Mycotoxins and Bleach

When dealing with mold, mold contamination and clean up, inevitably a couple of terms will enter the conversation: mycotoxin and bleach.  Consultants probably deal with this situation just as much if not more than we do at the lab.  But any IAQ professional who has presented a client a lab report with positive mold results, has had this same conversation over and over.   How many times have you heard  “well, I’m just going to  … or can’t I just pour some bleach on it?”    Too many times to count right?     

First we want to make it clear that we are not saying that all mold produces toxins, just because a mold report is issued with mold detected, one can not assume there are mold toxins present.  This tid bit is nothing new for the mold professionals however, it needs to be said just in case a non mold professional reads our blog(if this is you, hello, and thank you for reading!)     

I thought it might be interesting to compare the MSDS sheets for a mycotoxin and bleach.  Then next time the subject comes up, maybe you will have taken away a factoid or two to pepper your answer with.     

Let’s refresh our vocabularies with a couple basic definitions.   Mycotoxin is a toxin or poison that is produced by fungi.  While, mycotoxin is broad term encompassing many individual toxins produced by fungi, for comparison sake we have selected one of the more common types, aflatoxin. The topic of mycotoxins is discussed in greater detail in a separate blog post called Mycotoxins: a closer look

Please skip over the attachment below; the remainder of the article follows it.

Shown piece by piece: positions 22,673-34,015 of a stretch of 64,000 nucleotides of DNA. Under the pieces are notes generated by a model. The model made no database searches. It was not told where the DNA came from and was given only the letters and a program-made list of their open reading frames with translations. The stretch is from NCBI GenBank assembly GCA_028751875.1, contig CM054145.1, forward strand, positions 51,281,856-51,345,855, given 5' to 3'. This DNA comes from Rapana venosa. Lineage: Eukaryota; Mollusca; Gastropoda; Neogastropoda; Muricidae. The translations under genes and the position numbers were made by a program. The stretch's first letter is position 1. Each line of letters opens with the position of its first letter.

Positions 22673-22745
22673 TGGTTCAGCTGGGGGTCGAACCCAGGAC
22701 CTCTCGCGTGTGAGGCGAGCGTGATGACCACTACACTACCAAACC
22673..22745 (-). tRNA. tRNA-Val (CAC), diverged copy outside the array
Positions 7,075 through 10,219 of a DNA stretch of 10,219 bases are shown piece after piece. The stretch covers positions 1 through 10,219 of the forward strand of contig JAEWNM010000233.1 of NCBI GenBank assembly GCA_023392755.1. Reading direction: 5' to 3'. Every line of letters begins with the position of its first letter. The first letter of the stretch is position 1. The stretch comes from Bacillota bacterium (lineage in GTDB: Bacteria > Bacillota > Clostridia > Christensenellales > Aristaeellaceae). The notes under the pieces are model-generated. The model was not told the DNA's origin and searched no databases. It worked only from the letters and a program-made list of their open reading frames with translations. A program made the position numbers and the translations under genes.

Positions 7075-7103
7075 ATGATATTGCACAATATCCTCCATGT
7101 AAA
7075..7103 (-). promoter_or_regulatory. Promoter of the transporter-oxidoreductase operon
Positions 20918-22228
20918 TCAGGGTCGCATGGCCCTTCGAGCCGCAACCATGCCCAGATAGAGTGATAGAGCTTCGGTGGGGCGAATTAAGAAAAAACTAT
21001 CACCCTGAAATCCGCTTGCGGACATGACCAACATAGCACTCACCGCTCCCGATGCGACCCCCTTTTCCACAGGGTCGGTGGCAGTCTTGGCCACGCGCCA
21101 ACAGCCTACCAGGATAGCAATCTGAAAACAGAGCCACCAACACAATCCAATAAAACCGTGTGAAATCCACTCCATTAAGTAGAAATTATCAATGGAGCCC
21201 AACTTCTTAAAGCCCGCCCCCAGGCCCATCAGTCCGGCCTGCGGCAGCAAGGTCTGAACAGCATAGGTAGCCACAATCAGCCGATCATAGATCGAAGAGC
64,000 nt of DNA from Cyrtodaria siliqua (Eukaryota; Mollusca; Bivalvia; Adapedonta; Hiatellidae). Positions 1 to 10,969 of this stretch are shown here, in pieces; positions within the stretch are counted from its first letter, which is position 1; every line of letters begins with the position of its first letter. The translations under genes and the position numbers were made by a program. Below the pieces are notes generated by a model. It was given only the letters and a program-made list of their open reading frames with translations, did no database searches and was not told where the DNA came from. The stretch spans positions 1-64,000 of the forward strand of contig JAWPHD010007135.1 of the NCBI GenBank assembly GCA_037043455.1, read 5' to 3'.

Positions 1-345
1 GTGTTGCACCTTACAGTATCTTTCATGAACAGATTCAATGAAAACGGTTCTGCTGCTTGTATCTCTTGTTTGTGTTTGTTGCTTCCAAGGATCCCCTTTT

Factoid: At least 13 different types of aflatoxin are produced in nature with aflatoxin B1 considered as the most toxic(6).     

I think we all are familiar with bleach, most of us have the common cleaning agent in our homes, but by definition according to Encarta, bleach is a chemical that removes or whitens color or staining and also cleans and disinfects.     

      

       

 

      

      

Below I created a chart that shows the health effects of both Mycotoxin (Aflatoxin) and Bleach, and placed them side by side for ease of comparison. 

    

                                                   Mycotoxin (aflatoxin)                                                                     Bleach    

Danger May be fatal if inhaled, absorbed through the skin or swallowed. Very toxic by inhalation, in contactwith skin and if swallowed. Cancer hazard.  Corrosive. Causes eye and skin burns. Causes digestive tract burns. Harmful if inhaled. Causesrespiratory tract irritation. May cause methemoglobinemia. 
Target organ Liver. Blood.
Eye May cause eye irritation. May cause irreversible eye injury. Contact with liquid is corrosive to the eyes and causes severe burns.
Skin May cause skin irritation. May be fatal if absorbed through the skin. Toxic in contact with skin. Causes skin burns.
Ingestion May be fatal if swallowed. May cause irritation of the digestive tract. Toxic if swallowed May cause methemoglobinemia, cyanosis (bluish discoloration of skin due to deficient oxygenation ofthe blood), convulsions, and death. Causes severe digestive tract burns with abdominal pain, vomiting, and  possible death. Methemoglobinemia is characterized by dizziness, drowsiness, headache, shortness of breath, cyanosis (bluish discoloration of skin due to deficient oxygenation of the blood), rapid heart rate and chocolatebrown colored blood.